On Reviewer Bias

© by Gerald So | geraldso.blogspot.com

Knowing Lee Goldberg to be one of Robert B. Parker's biggest fans and straightest-shooting critics, I passed his review of Robert B. Parker's Blind Spot by Reed Farrel Coleman on to Spenser's Sneakers.

One member dismissed the review because it states that Lee and Reed are friends. I replied that I saw the member's point. On one hand, we'd all like to read unbiased reviews. On the other, reviewers aren't obligated to state their biases so plainly. If a reviewer known to be an author's friend didn't say so, readers might dismiss the review as well: "This is a positive review, but I know the reviewer and the author are friends. Of course he's going to write a positive review."

I've become friendly with several authors whose work I've reviewed. I don't disclose my friendship in reviews, but I do mention I'm a fan of the author's previous books, so I'll probably like this one. I keep my reviews focused on the text (or the film, or the TV show) because they're not meant to win over or attack the author. They're only meant to give my opinion of the work.

Monday, August 04, 2014

At The Five-Two: "Visiting My Great Aunt, Maude"

© by Gerald So | geraldso.blogspot.com

Rutgers emeritus professor Louie Clay imagines a childhood visit with his great aunt, widow of a KKK leader:




I'm now accepting the first poems of The Five-Two's fourth year.

An Imperfect Superman

© by Gerald So | geraldso.blogspot.com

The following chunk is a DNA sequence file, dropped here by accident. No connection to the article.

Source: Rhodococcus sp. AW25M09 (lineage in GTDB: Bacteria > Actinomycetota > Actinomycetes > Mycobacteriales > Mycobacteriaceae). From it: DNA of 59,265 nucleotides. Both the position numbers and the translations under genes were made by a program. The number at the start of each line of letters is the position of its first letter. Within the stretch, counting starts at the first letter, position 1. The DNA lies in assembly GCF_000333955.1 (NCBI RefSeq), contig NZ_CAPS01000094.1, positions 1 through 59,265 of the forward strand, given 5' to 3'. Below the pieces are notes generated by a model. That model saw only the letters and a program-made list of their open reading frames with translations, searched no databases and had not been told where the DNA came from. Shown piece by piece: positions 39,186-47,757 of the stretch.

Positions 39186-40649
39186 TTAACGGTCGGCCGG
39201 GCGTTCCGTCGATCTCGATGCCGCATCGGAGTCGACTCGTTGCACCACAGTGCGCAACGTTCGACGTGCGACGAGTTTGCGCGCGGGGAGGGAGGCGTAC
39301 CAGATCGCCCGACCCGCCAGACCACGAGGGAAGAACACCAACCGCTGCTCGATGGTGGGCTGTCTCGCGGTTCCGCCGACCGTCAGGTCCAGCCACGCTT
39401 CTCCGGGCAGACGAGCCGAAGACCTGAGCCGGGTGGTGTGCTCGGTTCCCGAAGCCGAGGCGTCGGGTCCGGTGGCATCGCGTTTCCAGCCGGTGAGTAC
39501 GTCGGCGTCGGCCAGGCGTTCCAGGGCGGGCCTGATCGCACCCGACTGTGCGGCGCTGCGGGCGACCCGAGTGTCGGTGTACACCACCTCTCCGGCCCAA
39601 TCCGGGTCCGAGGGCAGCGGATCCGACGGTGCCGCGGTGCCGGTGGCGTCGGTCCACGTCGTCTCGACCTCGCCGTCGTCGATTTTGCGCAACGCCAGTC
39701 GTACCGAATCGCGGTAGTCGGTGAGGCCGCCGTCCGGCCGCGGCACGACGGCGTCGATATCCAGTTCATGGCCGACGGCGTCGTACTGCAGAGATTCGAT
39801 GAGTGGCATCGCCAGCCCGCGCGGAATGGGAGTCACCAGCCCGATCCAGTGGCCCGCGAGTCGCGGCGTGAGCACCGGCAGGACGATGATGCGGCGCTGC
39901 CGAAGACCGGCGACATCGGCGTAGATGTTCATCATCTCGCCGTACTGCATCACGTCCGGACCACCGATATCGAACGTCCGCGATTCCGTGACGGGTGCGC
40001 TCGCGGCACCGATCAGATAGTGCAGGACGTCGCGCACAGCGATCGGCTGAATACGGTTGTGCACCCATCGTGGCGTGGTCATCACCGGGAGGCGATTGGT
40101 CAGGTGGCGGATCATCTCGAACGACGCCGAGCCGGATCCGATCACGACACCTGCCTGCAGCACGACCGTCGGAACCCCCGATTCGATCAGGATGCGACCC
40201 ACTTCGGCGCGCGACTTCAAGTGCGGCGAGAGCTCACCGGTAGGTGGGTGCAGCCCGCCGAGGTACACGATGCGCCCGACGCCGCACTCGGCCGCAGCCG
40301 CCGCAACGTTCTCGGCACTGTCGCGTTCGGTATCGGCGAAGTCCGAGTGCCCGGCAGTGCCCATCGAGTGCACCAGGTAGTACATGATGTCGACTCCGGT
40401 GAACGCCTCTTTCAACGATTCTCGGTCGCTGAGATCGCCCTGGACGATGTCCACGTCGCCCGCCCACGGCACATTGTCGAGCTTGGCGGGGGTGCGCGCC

Yesterday, a Twitter discussion of superhero movies brought up Zack Snyder's Man of Steel, which many of my friends dislike. While their complaints are reasonable, they didn't keep me from enjoying the movie.

Everyone expects Superman to make perfect decisions, saving all life along with public and private property. We expect this fantasy heroism because of his theoretically limitless power.

Real heroism is making an effort despite one's limitations. Yesterday's most serious complaint was that the Kents encouraged Clark to bury his talents, not make the best of them. The most poignant support for this complaint is Jonathan Kent's waving off Clark's attempt to save him from the tornado. While I agree the Kents contributed largely to Clark's morality and decision to use his power for good, this can be portrayed in any number of ways. Man of Steel showed Clark's upbringing in snippets, and I saw Jonathan as a honorable man of few words. In my view, despite their limitations, the Kents accepted Clark as a son and wanted society to accept him, too, not alienate him. All parenting is an imperfect mix of protecting children and encouraging their sense of adventure.

Behind the best-known complaint, that Superman kills Zod, is the movie's poor job of making the kill necessary. Here, too, though, because of Superman's power, we imagine everything he could have done instead of killing Zod. It's clear the filmmakers wanted to include the killing to raise debate. Unlike viewers, who can spend hours second-guessing, they had to make that decision and move on.

Man of Steel may not live up to idyllic visions of the Kents and Clark, but I relate better to this imperfect, more human Superman.